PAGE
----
Hey, BMW actually went and made a convertible version of their i8! That’s . . . that’s actually kind of cool! The i8, although not everything it’s cracked up to be, is a very interesting idea, and (thankfully) points to a green way forward that is not slow, dowdy, hair-shirted, and boring. Look: I know, you know, and anybody with half a brain knows that we are going to be driving electric cars, or some sort of hybrid car in the future. And I’ve said this countless times: if car manufacturers can make something like a Tesla Roadster in a Miata-like package and sell it inexpensively, the world will beat a path to that automaker’s door.
And BMW might be showing us the way forward.
The BMW i8, the first generation or this current iteration, are not the answer I just described. They’re not exactly cheap nor are they really sports cars. What they are though, is a good indication of how a car company can move forward with various and sundry green initiatives and still have cars that are fun to drive and, you know, behave like the cars we already enjoy. The i8 uses a fairly complex layout of batteries and electric motors and a small, gas-fueled engine. The engine is there to provide forward momentum to the rear wheels only and to charge the batteries. The idea is that you drive around on EV power as much as you can, but if you start to run out of juice, the engine kicks in, charges the EV system, and you’ve still got motive power as long as there’s gas in the tank. You can drive around town as an EV, then take off for the hinterlands hundreds of miles away, and not worry about range.
Open Air Excitement
The most important thing about the 2019 BMW i8 is how you can now get it in a drop-top convertible. Although this is not a targa or some sleight of hand like, the i8 Roadster does have those silly humps and roll over structure deals behind the passenger compartment. It’s one of those lawyer things; I don’t really care for them in general and I think they kind of ruin the lines here. The lines of the BMW i8 are, well, they are still unconventional. It’s not a bad looking car, per se, it just seems BMW went out of their way to make it look futuristic, but kind of missed on the overall style. Still, it’s not a terrible looking car.
Bucking the ongoing trend of folding hard tops, the i8 Roadster goes with an all-season fabric soft-top with additional soundproofing baked in. The top, which is electrically operated, can be opened or closed in less than 16 seconds and while the vehicle is in motion up to 31 mph, a flashy but cool thing to do. BMW says the i8 Roadster’s top stows away in a perpendicular position, and honestly, I’m trying to picture what they mean by this. I guess the best I can do is trust that it goes back there somewhere and that everything will be okay.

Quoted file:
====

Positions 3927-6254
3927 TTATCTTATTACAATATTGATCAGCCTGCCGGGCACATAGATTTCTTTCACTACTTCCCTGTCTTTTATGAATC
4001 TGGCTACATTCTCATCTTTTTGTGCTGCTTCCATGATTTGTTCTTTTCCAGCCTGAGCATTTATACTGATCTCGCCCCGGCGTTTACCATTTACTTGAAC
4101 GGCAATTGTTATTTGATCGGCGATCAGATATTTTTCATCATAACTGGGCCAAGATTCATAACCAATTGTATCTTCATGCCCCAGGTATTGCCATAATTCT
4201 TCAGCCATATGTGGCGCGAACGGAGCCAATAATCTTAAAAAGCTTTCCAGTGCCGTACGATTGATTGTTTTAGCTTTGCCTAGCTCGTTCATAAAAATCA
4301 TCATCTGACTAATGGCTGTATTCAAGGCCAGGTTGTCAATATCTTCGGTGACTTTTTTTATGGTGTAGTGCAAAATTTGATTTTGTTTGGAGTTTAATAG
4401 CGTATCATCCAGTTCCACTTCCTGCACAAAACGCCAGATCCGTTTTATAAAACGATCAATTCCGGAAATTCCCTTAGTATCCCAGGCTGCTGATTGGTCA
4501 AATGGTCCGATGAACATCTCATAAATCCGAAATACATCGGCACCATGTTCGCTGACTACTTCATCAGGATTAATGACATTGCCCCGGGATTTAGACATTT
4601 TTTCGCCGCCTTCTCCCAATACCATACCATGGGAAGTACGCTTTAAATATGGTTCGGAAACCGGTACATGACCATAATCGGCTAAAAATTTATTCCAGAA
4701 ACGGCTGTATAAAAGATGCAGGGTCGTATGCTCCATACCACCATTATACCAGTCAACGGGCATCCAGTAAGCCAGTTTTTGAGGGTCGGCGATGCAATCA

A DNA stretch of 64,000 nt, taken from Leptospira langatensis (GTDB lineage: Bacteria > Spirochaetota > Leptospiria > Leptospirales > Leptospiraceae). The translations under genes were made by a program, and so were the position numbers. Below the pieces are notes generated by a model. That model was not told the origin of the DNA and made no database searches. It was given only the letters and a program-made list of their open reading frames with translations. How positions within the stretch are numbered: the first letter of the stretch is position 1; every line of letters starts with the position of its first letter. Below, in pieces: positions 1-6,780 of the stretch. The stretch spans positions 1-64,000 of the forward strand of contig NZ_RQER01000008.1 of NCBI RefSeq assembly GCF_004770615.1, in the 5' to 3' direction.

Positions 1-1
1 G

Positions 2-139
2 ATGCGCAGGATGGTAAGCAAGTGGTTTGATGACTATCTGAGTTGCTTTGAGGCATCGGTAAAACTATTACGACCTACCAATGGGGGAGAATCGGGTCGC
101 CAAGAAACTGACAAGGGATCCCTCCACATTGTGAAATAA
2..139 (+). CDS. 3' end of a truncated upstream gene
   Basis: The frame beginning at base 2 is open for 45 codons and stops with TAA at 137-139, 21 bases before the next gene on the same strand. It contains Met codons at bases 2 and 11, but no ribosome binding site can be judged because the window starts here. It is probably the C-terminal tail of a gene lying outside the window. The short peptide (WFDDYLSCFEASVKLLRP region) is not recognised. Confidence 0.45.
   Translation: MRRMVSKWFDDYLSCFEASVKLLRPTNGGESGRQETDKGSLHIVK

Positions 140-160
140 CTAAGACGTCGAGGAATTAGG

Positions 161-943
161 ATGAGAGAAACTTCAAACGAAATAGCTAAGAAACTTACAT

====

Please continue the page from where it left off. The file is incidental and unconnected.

There are also some fancy colors and trim options. Specifically, we’ve got E-Copper metallic and Donington Grey metallic added to the palette. We have new versions of the standard 20-inch BMW alloy wheels in a radial-spoke style bicolor design with a Jet Black theme as an option.
Power & Performance
BMW, never one to not over-label things, calls the drivetrain package “BMW eDrive technology, BMW TwinPower Turbo technology.” Sure, whatever. What that basically means is the internal combustion engine and plug-in hybrid-specific all-wheel drive system work in concert as a squadron of computers see fit, so all you have to do is mash on the “gas” pedal, and down the Straße you go.
What it means in more detail is that the i8’s TwinPower Turbo plant is a 1,499 cc three-cylinder gasoline engine, that on its own puts out 228 horsepower and 236 lb-ft. of torque. The engine’s power is delivered to the rear wheels only via a six-speed Steptronic automatic transmission. The electric motor takes care of the front wheels through a two-speed automatic gearbox. Why the Bavarians threw a gearbox in there is beyond me, but there it is.
The lithium-ion battery pack has greater battery cell capacity, going up from 20 to 34 ampere hours; gross energy capacity improves from 7.1 to 11.6 kilowatt hours. Since the batteries now hold more juice, the extra energy reserves increase the electric motor’s peak output by 12 horsepower to 141 horsepower. And of course, all of the electric torque (184 lb-ft.) is available from a standstill. All this adds up to an electric only range of 18 miles, 30 percent more than before. Ergo, if you add the electric torque and power from the front wheels with the engine power heading to the rear, you get a car that really goes, turns, and stops like a BMW should. 60 mph comes up in 4.4 seconds for the BMW i8 Roadster while the top end is electronically limited at 155 mph. Boo! Hisssss! How do we take the limiters off?
Pricing & Availability
Sadly, no word from BMW on price or availability. The first generation i8s weren’t cheap, but they weren’t all that crazy expensive either. Is it worth it? That’s up to you to decide. If the roadster isn’t your thing, a coupe option is available as well. The charts below explain the high points of each car. The i8 is a pretty good answer on how we move forward without wrecking the planet any more than we already have. And besides, if BMW can work the kinks out of the drivetrain in this car, imagine what they could do with it in other cars.
Tony Borroz has spent his entire life racing antique and sports cars. He means well, even if he has a bias towards lighter, agile cars rather than big engine muscle cars or family sedans.
Photos, Charts, & Source: BMW of North America, LLC.